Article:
I went out yesterday afternoon on the Segway to Dr. Fong’s, where we grossed out (in a fun-loving way, of course) her totally blonde and vegetarian assistant by discussing the Brain Masala at Shalimar, the new Pakistani/Indian restaurant on Polk at Pine. (The assistant was at first desperately trying to believe that a masala was perhaps related to a mandala and that a brain masala was thus some kind of Eastern study to improve one’s mind.) On the way home I stopped in at Whole Foods to pick up some Bingham Hill Blue, an award-winning and ultimately somewhat disappointing Colorado cheese I’d read about, and while I was there delighted the garage attendant by giving him an intro lesson on the Segway.
I continued on my way home via Pacific Heights since the outbound trip competing with grumpy commuters on through streets had been a little too, well, competitive. Early on I got stopped by this alternative transportation nut for a too-long conversation about the politics of Segways in San Francisco, and shortly after that I hit a pothole on Steiner that threw me for my first significant spill. As I was picking myself and the Segway up and dragging us between parked cars to the curb to collect our wits, the woman driving the car behind me slowed and called out, “Are you hurt?” Since I could speak, I of course said no. Actually, I had forgot how much it hurts to scrape the skin off a six-inch patch of your forearm. But for the first few minutes that took my mind off my bruised butt, which seems to have absorbed most of the impact.
It’s becoming clear that this thing is really quite dangerous to be running on heavily-trafficked streets, but it’s opened my life up so much that I wouldn’t give it up for anything.
And yes, I knew about potholes, but for a moment failed to watch for them. And my goodness, was the fall abrupt. The very first warning came as the Segway and I were doing an arabesque, during the first part of which our only contact with the ground was with one of its wheels. Then, I momentarily lost touch (in a couple of senses) with the Segway as I hit the ground. One advantage of a top speed of 12 MPH, though, is that you don’t skid far.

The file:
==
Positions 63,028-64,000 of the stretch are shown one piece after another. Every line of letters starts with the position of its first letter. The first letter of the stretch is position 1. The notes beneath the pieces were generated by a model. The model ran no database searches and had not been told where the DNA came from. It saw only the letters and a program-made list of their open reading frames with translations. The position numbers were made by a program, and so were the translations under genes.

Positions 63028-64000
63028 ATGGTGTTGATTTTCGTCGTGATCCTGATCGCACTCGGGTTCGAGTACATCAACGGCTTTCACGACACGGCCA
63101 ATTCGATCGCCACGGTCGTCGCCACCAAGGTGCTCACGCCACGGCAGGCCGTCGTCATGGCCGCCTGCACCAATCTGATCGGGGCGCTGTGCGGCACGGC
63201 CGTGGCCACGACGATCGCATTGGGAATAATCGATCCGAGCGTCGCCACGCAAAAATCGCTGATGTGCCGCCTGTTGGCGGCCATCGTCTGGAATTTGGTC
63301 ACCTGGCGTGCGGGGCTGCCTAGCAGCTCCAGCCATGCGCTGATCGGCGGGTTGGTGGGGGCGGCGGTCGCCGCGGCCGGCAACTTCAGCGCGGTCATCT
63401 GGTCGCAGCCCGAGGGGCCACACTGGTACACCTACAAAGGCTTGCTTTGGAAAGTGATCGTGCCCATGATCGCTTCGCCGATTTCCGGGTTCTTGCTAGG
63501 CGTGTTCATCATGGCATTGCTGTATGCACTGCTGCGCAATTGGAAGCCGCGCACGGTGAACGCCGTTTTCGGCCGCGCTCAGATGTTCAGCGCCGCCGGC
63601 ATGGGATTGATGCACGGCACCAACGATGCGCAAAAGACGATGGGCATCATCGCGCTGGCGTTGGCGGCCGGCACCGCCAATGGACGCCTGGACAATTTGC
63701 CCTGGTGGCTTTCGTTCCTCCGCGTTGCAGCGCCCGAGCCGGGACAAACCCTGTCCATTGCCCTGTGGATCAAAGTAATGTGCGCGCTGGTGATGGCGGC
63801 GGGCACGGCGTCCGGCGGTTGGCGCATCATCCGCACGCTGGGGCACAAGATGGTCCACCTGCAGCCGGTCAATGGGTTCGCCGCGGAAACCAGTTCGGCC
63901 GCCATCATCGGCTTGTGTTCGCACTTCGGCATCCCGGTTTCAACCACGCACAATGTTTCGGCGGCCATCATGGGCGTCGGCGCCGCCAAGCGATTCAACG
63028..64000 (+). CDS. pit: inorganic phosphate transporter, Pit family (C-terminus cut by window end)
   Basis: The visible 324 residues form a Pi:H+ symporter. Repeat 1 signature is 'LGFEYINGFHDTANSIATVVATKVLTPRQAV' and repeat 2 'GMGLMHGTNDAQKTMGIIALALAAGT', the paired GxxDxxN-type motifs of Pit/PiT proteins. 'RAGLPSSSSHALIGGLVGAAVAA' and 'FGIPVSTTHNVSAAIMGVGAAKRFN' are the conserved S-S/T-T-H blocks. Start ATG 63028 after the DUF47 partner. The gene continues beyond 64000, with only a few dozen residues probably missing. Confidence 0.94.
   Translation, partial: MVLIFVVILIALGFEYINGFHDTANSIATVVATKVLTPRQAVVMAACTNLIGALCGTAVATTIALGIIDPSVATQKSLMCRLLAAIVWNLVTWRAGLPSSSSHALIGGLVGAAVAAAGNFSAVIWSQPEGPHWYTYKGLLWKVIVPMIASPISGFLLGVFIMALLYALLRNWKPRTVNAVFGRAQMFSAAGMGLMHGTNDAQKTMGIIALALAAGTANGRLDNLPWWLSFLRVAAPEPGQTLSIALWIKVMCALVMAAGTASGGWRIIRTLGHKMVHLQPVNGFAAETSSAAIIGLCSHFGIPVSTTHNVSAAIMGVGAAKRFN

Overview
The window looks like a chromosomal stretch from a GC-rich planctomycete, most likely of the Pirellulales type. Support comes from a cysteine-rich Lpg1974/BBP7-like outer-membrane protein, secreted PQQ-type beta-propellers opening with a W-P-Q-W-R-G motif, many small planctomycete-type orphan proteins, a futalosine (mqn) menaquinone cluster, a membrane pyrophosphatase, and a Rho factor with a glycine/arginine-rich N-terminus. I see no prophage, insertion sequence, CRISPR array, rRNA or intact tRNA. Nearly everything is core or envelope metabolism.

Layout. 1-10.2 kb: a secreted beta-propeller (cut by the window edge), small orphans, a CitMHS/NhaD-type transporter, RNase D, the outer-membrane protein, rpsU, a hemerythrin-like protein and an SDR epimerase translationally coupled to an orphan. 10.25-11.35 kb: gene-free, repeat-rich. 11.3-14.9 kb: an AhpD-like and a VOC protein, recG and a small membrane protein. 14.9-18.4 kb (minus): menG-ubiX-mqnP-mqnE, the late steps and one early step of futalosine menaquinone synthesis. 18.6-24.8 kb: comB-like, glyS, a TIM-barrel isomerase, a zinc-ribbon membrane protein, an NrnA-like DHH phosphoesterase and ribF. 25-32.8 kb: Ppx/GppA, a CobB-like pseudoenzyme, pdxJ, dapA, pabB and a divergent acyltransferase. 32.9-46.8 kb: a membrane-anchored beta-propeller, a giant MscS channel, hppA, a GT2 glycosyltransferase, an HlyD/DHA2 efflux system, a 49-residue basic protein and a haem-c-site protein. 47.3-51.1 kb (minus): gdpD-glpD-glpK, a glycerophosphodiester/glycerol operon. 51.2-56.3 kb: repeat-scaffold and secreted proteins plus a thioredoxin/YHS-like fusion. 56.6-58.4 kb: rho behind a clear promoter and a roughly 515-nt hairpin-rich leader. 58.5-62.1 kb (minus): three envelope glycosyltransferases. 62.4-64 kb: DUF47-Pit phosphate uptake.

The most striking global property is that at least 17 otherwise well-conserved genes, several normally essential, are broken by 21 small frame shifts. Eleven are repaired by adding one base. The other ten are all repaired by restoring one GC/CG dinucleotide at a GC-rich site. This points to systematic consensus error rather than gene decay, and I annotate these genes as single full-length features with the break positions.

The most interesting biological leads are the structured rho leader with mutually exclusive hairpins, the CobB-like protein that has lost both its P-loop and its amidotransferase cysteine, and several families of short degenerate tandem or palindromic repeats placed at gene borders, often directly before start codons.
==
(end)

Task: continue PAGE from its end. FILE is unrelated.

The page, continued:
And yes, I should drape myself with accessories like knee and elbow pads and a helmet and such, I really should. But they’re so uncomfortable. I say that without ever had any of them on me except for a motorcycle helmet decades ago because they look so dorky that even donning them is unthinkable.
After I got home and scrubbed the street dirt out of my scraped arm, ow, ow, ow, I started discovering other minor contact points. The good thing about privately administering your own first aid at home is that you get to whimper as much as you want. I seem to have bounced a couple of times to get so many little minor contact points. Then, for a couple of hours, I was distracted from my discomfort by watching Andy Roddick prance around on center court at the ATP Masters tournament in Montreal.
But then bedtime came and I discovered that my scraped arm was not the really the problem. I seemed to have bruised my tailbone, as finding a comfortable position in bed was difficult. Luckily, I have my stash of leftover pain meds from various surgeries, so I sampled a 1995 vintage hydrocodone. It still worked, at least enough to let me sleep for several hours.
Hmmmm. It’s several days later, and my butt still hurts when I lie down. Definitely may have to look into some kind of padding to wear when I’m riding the Segway…or better yet, when I’m trying to sleep.